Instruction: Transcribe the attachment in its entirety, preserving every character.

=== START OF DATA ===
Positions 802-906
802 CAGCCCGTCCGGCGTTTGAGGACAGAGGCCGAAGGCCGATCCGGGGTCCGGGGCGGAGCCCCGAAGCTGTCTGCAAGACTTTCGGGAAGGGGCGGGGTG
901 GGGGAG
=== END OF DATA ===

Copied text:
Positions 802-906
802 CAGCCCGTCCGGCGTTTGAGGACAGAGGCCGAAGGCCGATCCGGGGTCCGGGGCGGAGCCCCGAAGCTGTCTGCAAGACTTTCGGGAAGGGGCGGGGTG
901 GGGGAG